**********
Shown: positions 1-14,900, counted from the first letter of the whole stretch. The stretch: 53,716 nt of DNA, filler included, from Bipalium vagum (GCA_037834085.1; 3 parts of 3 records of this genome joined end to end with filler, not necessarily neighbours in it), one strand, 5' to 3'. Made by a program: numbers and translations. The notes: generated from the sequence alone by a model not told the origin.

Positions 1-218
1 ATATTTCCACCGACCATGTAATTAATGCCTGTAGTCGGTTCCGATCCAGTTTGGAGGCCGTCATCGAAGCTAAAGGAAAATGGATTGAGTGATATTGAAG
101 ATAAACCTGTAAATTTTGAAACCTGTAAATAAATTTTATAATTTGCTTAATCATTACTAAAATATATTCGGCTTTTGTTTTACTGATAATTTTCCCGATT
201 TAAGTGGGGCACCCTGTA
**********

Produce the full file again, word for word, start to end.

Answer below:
Shown: positions 1-14,900, counted from the first letter of the whole stretch. The stretch: 53,716 nt of DNA, filler included, from Bipalium vagum (GCA_037834085.1; 3 parts of 3 records of this genome joined end to end with filler, not necessarily neighbours in it), one strand, 5' to 3'. Made by a program: numbers and translations. The notes: generated from the sequence alone by a model not told the origin.

Positions 1-218
1 ATATTTCCACCGACCATGTAATTAATGCCTGTAGTCGGTTCCGATCCAGTTTGGAGGCCGTCATCGAAGCTAAAGGAAAATGGATTGAGTGATATTGAAG
101 ATAAACCTGTAAATTTTGAAACCTGTAAATAAATTTTATAATTTGCTTAATCATTACTAAAATATATTCGGCTTTTGTTTTACTGATAATTTTCCCGATT
201 TAAGTGGGGCACCCTGTA